Wreaths. Should they just be for Christmas? Now, before Blogger and Instagrammer Mel came along, I have a secret to tell you. I didn’t even own a wreath, not even a little one to adorn my door over the (what seems to be getting longer every year) Christmas period. And then 2 years ago I bought my first tiny Christmas wreath and my love affair started there. Every year they get bigger and more fanciful and I’ve now started delving into wreaths for all kinds of occasions, because let’s face it, my front door looks far prettier with some faux flowers hanging from it!
I really wanted a spring wreath and absolutely loved seeing all the beautiful creations appearing on my Instagram feed, especially the beautiful tulip one by @thebigdoorwreathcompany so I decided to have a go at creating my own. I already had some faux eucalyptus and flowers around the house so used what I already had to create my own wreath. Below is a step by step guide to how I did it.
HOW TO MAKE A SPRING WREATH
Here’s what I needed to make my own spring wreath
Faux Green Eucalyptus Spray (around 10 branches)
Vanilla Grass Spray (around 6 branches)
1. First of all, I used the glue gun to stick the end of the green ribbon to the wreath and then wrapped the ribbon around the wreath, keeping it snug and making sure none of the wreath could be seen between the overlaps. I used green ribbon as I knew this would be the predominant colour of the wreath so it would camouflage any gaps. Once the whole of the wreath was wrapped in the ribbon, I secured the end with the glue gun once again.
2. Next, I cut all the excess stems off the foliage with wire cutters. I also separated a few of the eucalyptus branches as they were quite wide.
3. Then the fun bit begins. I started with securing the foliage with the floral pins, then filled in the gaps until the wreath was entirely covered with greenery. I only had 6 vanilla grass sprays so I put them on the wreath first making sure they were equal distance apart and then filled in all the gaps with the eucalyptus until you could no longer see the green ribbon. I then hung the wreath up to see where the gaps were to continue filling until I was happy.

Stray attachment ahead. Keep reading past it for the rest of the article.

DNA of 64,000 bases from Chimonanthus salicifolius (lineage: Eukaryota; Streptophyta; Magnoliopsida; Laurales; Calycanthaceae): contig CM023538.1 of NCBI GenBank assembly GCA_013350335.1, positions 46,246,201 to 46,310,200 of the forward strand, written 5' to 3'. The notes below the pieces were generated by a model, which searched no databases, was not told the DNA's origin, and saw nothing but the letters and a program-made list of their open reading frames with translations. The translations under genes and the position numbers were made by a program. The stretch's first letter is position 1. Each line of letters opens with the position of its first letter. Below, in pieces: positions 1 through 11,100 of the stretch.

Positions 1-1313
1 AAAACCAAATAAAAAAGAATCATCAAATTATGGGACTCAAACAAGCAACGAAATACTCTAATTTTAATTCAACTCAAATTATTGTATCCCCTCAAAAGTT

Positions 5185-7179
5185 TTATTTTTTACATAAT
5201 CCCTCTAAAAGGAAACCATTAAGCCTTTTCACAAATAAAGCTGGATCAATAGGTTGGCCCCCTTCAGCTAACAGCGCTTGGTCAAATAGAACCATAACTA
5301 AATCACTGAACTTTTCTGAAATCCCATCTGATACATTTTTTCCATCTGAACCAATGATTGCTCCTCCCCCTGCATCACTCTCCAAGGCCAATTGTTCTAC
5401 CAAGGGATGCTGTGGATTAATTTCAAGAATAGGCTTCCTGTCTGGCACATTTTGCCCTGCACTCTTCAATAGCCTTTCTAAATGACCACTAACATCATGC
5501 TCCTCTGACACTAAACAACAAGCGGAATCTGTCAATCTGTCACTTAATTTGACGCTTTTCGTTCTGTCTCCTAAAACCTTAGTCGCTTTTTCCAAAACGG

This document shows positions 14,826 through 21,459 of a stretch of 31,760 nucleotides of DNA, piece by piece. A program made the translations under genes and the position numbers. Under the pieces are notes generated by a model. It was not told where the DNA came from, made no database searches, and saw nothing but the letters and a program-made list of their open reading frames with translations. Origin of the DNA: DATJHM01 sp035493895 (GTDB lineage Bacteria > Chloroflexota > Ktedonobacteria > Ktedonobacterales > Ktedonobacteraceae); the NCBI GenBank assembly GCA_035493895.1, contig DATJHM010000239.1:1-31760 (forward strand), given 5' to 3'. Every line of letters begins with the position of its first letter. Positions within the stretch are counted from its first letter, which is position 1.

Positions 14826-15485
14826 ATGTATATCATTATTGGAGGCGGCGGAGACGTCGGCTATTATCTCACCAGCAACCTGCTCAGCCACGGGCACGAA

4. Once the foliage had made up the bulk of my wreath, I then set about adding some floral pieces to add some colour. With most of the flowers, I was able to tuck them into the foliage that was already secured, but I still needed some floral pins to secure the stems. I tried to make sure the floral pieces were evenly spread, but didn’t add too many. I think the wreath just needed 3 or 4 “statement” flowers with a sprinkling of Gypsophila and Delphinium here and there.
5. When I was happy with the wreath, I made sure all pieces were secured by shaking it really hard (I’m sure that’s a very technical way of doing it! 😊) and if any pieces came loose, I would fasten them with more floral pins. Some of the leaves became loose from the flowers so I glued them back on using the hot glue gun. The final step was to create a hanger for the wreath, I used metallic wire which I wrapped around the wreath and made a loop at the end to hang from.
And that’s it! It took me about 2 hours to complete and now sits happily on our front door. You can use any foliage or faux flowers that take your fancy, although I found that eucalyptus really works a treat as it covers the wreath easily and is cheap to buy. You can also add other touches to your wreath like bows, butterflies or even Easter objects such as fluffy bunnies or eggs. I really had a lot of fun creating this wreath, I thought I would find it a little tedious or too fiddly, but I thoroughly enjoyed it.